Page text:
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PAGE 11  50 YEAR CLUB NEWSLETTER                         VOLUME 7 ISSUE 3

Jesuits Making an Impact on Campus and in the Community

From teaching and counseling WJU students to serving and developing programs for the people in Wheeling and the
state of West Virginia, the Jesuit Community is touching the lives of many individuals each and everyday. “All the Jes-
uits at WJU work to support spiritual nurturing and growth, both on campus and throughout the Diocese of Wheeling-
Charleston. We not only minister to the needs of our students, we also impact the greater community through our daily
Masses on campus and with the Sisters at Mount St. Joseph, not to mention our service to projects in the city and across
the state,” said Rev. Jim Conroy, S.J., superior of WJU's Jesuit Community.

At right are Jesuit community members: in front (L-R)
Rev. William George, S.J., and Rev. Mike Woods, S.J.
Second row; Rev. Don Serva, S.J. and Rev. Jim Fleming,
S.J. and in back Rev. Jim Conroy, S.J., Rev. Michael
Steltenkamp, S.J., Rev. Luis Tampe, S.J., Rev. Brian
O'Donnell, S.J. and Rev. William Rickel, S.J.
Rev. Luis Tampe, S.J. is the academic support coordina-
tor for Wheeling Jesuit's Jesuit STRONG program. Jesuit
STRONG -- Scholars Trained and Ready for Our Next
Generation - gives high-achieving graduates of Cristo
Rey High Schools from across the country, an affordable
way to receive a Jesuit college education. In this role, Fr.
Tampe will teach the Jesuit Strong freshman seminar,
coordinate on-campus internships for the students, pro-
vide one-on-one academic counseling and help the stu-
dents make a seamless transition into WJU. Additionally,
Tampe is teaching two undergraduate classes - one in religion and one international studies.

“Each of these 10 priests at WJU plays a uniquely Jesuit role on campus. One aspect of being a Jesuit in this millenni-
um is to work well in partnership with others. While there is no denying the distinctive role of a Jesuit at a Jesuit uni-
versity, learning how to lead by example, by working with others is a model of servant leadership needed in the 21st
century,” said WJU President, Rev. James Fleming, S.J.

Like Tampe, all of the Jesuits have roles on campus, two members have additional responsibilities that stretch beyond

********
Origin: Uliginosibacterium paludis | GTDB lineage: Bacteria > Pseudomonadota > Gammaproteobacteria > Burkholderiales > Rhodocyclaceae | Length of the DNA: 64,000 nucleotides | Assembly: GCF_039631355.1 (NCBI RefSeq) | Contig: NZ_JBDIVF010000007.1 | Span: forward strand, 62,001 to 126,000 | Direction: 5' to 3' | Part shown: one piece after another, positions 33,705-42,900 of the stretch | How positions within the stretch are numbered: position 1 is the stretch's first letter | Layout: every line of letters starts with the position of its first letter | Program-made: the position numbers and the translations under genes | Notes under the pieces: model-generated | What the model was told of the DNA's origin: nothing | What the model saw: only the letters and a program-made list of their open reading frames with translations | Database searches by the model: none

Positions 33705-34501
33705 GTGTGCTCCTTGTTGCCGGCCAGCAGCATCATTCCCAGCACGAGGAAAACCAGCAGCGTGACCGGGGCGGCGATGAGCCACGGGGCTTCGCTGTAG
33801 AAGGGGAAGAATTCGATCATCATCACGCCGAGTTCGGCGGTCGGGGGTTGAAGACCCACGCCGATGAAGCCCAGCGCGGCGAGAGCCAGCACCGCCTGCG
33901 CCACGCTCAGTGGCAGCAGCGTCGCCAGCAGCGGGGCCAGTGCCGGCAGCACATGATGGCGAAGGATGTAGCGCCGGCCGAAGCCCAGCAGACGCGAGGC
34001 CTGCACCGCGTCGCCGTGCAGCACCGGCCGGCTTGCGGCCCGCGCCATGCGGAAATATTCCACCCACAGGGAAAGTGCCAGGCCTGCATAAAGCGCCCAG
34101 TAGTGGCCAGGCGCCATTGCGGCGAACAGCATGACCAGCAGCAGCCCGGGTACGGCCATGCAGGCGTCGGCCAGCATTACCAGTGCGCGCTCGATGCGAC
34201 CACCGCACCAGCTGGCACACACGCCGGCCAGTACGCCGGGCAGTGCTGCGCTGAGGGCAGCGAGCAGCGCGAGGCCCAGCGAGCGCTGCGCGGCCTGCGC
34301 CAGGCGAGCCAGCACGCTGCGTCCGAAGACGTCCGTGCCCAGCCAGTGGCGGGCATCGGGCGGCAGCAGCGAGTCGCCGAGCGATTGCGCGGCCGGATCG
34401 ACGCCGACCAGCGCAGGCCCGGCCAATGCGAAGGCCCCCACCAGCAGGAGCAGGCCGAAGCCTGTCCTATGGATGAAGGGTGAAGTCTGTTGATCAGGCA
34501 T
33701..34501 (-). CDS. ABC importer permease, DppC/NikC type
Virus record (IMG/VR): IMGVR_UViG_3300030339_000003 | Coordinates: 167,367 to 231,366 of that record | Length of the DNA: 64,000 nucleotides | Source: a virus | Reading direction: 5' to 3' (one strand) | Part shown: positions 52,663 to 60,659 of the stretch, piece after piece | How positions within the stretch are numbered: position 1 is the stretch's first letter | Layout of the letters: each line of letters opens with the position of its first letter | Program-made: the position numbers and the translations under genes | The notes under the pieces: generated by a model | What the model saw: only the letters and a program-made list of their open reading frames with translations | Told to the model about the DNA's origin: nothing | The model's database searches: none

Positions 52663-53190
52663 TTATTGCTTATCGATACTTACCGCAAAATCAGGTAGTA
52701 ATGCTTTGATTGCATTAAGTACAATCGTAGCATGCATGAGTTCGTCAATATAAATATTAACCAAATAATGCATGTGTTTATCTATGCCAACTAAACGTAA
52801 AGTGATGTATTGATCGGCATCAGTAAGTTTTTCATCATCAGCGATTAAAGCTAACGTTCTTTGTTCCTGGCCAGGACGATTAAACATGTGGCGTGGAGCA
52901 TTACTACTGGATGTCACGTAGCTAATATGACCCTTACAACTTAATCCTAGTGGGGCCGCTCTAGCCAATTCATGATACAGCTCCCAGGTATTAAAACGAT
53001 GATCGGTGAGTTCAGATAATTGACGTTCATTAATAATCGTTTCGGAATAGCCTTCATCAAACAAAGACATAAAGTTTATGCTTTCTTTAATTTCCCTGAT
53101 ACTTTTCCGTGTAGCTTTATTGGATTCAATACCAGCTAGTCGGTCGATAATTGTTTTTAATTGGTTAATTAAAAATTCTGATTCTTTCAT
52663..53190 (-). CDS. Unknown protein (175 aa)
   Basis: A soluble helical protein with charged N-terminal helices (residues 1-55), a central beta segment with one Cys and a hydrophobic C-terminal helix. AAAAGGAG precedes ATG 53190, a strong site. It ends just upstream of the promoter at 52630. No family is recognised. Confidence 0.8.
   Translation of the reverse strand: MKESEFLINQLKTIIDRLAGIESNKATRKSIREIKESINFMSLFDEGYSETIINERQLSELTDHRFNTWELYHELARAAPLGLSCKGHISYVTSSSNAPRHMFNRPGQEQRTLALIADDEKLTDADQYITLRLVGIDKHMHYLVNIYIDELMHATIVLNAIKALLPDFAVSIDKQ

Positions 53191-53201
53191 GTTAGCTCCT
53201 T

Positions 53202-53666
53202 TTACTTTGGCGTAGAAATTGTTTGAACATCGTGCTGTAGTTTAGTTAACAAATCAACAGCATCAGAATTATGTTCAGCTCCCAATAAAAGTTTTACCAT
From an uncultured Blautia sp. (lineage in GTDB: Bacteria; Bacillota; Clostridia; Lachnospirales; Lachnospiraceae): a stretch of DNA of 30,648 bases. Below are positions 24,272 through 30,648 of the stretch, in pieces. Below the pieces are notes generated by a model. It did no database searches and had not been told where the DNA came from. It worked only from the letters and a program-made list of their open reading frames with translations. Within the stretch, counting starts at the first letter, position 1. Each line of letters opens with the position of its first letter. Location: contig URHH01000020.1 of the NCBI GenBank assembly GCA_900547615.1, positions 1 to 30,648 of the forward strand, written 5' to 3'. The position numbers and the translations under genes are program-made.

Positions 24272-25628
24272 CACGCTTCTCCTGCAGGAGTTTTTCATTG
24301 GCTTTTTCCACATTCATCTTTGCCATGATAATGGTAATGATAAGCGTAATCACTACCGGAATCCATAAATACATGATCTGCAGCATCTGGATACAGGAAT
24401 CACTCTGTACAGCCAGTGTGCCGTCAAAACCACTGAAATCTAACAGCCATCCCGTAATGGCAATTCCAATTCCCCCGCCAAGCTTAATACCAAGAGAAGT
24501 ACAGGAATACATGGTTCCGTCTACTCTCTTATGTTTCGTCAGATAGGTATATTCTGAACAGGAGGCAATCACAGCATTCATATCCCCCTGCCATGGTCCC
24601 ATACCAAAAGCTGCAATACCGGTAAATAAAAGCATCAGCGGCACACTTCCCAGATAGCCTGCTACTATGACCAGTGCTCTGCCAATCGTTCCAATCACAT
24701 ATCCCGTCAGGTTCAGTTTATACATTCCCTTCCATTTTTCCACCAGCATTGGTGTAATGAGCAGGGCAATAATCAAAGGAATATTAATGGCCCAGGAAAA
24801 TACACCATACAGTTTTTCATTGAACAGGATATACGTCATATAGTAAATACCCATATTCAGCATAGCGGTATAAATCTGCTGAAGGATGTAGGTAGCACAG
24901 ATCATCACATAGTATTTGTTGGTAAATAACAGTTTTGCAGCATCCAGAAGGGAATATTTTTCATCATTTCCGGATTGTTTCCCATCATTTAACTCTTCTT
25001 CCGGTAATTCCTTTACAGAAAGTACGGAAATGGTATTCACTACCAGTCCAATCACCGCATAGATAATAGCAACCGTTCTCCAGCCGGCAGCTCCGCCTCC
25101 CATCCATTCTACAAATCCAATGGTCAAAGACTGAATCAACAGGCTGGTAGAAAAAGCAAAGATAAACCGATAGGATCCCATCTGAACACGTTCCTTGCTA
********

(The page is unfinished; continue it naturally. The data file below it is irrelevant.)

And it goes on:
the campus - one whose work makes an impact on the lives of many throughout West Virginia; and one whose pres-
ence will leave a footprint in the Wheeling community.
Rev. Brian O'Donnell, S.J. is executive secretary of the Catholic Conference of West Virginia, as well as serving as di-
rector of the Department of Social Ministries; both are positions with the Diocese of Wheeling-Charleston. His work
throughout the state is embodies the WJU mission to be a person for others. Through his efforts at the state legislature
and with state agencies, Fr. O'Donnell represents the interests of the hungry, the impoverished, the imprisoned and the
sick. In addition, Fr. O'Donnell has worked on a series of pastoral letters on health and poverty issues in West Virginia
for the Most. Rev. Michael J. Bransfield, Bishop of the Diocese of Wheeling-Charleston.

A familiar face, Fr. Mike Woods has returned to serve as the sustainability coordinator for WJU's Clifford Lewis, S.J.
Appalachian Institute and also will teach courses at the university. In his new role, Fr. Woods will be responsible for all
activities and programs on the WJU campus that promote environmental sustainability and expanding current efforts, as
well as engage students and employees to participate in the program. Also, he will be responsible for development of
new programs that promote sustainability on-campus, in the local community, during immersion trips and at Lantz
Farm and work with on-campus department to implement sustainability programs. Also, he will work closely with
Grow Ohio Valley (GOV), a non-profit founded by WJU alumnus, Danny Swan '09, to confront the problem of food
insecurity -- that is growing and providing residents with access to good healthy food.

“We are a diverse Jesuit community, both in ages and backgrounds. The one thing we have in common is our desire to
live out Wheeling Jesuit's mission to be men in service of others,” Conroy added.
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